Today we continue our series of posts from colleagues outside the US with a look at our operations in India, from Archana Kachru at Business Wire India, a licensed affiliate. Previous entries in this series are available from London, Frankfurt, Paris, China and Japan.
The Rise of Social Media in India
Amongst the mayhem that recession has brought, the communications industry is witnessing an emerging trend in the Indian corporate sector. With constrained budgets, PR professionals are ready (or forced) to look at non-conventional and inexpensive modes of increasing brand visibility and recall. The communications teams in India at large are now more open to using online/social media as a possible way to reach out to target audiences effectively.
With the entry of online/social media the rules of the game are gradually changing; the masses have evolved and so has the medium. And this time around the epicenter of this media is not editorial desk, not the advertiser, but the consumer himself. On the other hand, corporates are curious but skeptical about the New Media. As of now, it largely remains an unexplored territory for business brands, with perceivably unstructured format.
What scares them most is the fact that each news item that gets floated in this universe can be commented upon without any editorial gatekeeping. The larger picture for consumers, investors and the general public, however, outlines greater transparency and the power of accountability.
Over the past few years, the online media space has become exciting and has gained some momentum in India. This has largely been limited to social issues. Any event which has affected the nation at large has had a social media movement supporting it. From the Mumbai terror attacks, the 26/11 episode, to outcry over Hindu fanatics, social media has successfully engaged the audiences across the various segments to highlight the national sentiments. More recently, political parties in India have joined the league and have given social media a decent share in the media budget. Online and social networking platforms including Twitter, Facebook, Orkut, and YouTube have been used to engage their audiences for the forthcoming general elections.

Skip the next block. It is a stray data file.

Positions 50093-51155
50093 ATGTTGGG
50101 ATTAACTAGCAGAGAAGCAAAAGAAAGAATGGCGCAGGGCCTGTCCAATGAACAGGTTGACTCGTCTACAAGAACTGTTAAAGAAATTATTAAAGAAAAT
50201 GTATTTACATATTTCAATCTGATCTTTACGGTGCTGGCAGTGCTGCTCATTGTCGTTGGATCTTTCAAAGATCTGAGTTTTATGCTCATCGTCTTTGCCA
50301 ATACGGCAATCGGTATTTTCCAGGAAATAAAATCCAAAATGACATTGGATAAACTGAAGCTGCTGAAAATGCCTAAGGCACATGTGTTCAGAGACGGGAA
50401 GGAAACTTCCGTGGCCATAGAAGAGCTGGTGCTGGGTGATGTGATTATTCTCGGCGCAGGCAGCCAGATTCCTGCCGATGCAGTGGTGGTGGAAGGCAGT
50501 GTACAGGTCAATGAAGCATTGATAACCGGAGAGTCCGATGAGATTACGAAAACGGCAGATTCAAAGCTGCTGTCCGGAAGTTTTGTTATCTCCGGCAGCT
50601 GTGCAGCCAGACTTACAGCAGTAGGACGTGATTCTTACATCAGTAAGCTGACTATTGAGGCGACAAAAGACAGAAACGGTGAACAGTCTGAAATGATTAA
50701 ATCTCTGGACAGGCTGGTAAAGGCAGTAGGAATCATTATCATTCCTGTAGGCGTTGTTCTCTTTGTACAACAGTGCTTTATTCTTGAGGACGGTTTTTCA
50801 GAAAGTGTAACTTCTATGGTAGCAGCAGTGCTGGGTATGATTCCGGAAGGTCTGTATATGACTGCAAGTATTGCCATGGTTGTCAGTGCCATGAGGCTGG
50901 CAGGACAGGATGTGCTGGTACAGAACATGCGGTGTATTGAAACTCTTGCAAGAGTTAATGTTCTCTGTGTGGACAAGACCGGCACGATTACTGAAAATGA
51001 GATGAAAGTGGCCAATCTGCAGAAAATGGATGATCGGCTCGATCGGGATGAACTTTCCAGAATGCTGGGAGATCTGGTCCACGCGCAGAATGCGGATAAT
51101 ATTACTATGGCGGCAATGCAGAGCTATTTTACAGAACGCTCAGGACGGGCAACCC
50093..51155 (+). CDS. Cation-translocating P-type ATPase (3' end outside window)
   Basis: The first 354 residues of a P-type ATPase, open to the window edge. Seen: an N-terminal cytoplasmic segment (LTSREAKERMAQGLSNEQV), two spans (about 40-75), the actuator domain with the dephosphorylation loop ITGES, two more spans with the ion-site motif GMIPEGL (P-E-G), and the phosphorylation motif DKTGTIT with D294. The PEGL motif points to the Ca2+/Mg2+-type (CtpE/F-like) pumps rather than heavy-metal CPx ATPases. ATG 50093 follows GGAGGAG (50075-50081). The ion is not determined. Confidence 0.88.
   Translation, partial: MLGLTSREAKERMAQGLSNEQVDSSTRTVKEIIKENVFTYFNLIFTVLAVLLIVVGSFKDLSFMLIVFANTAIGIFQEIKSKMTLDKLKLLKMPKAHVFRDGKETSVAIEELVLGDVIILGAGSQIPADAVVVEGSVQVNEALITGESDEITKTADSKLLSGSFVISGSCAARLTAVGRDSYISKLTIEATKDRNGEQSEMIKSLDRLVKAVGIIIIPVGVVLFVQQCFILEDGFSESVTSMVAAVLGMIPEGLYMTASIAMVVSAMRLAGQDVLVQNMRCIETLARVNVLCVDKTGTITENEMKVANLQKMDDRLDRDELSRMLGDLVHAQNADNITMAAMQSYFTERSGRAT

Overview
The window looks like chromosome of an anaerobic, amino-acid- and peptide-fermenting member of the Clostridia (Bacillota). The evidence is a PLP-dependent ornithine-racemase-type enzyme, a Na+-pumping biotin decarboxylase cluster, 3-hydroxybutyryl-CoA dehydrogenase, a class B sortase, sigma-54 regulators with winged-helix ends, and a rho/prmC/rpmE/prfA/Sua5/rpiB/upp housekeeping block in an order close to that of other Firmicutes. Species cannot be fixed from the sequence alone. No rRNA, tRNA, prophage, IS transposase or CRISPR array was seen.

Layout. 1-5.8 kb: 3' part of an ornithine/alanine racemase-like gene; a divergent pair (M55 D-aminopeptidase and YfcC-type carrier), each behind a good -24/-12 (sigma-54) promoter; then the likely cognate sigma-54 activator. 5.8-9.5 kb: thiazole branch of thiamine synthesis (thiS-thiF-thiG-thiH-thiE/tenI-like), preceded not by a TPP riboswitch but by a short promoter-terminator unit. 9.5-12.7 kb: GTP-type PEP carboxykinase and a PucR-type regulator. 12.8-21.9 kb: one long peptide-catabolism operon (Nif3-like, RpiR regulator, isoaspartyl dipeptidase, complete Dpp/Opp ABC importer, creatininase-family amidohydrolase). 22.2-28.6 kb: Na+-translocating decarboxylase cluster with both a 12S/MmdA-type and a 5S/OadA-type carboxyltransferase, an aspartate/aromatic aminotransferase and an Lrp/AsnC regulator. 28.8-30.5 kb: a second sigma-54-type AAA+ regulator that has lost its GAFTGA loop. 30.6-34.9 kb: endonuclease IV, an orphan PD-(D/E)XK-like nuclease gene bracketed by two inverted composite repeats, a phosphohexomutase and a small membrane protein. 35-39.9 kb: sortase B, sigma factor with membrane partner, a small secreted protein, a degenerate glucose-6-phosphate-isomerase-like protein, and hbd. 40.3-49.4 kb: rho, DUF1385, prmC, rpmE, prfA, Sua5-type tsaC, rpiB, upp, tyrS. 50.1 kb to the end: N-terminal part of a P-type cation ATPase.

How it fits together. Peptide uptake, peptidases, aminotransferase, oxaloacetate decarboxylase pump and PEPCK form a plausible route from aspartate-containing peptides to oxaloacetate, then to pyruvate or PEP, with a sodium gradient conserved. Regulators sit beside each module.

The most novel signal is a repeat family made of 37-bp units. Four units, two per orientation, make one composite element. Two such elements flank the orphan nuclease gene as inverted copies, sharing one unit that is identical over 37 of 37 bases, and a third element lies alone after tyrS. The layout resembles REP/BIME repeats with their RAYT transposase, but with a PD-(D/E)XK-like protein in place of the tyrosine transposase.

There is no single process or formula to effectively use social media for public relations efforts. What may have worked for a particular product today may not work for another product tomorrow. While several organizations realize this and are totally avoiding the social /online media route due to lack of knowledge of the medium, a few of the companies are currently trying to play safe till they actually understand it. They are for now just letting their feet into the water by going the content marketing route. Conversational marketing may be the next step but does not seem to be very near in India.
The biggest beneficiaries of any change are the products and services which either have a futuristic outlook or have managed to successfully reinvent themselves in changing times. As far as newswires in India (such as Business Wire India) are concerned, the dynamics may change at our end too.
The market in India is still in its nascent stages but is rapidly evolving. In the coming times, the newswires will probably be much higher on the checklist for a communications plan. However, once social media assumes a greater importance, as everyone presumes it would, the focus of the PR / communications plan will change from “print media generated coverage” to “real time content on online media” and later to “social media generated conversations”. The change from first to second phase is already in place and from second to third phase may not be too far off. This shift from a mass-medium lead communications to a micro-medium lead communications will probably change the way we define Public Relations and Corporate Communications function. We may then need to reinvent ourselves to suit the changing needs of the market.
Business Wire India plans to be ready for the change.
Business Wire India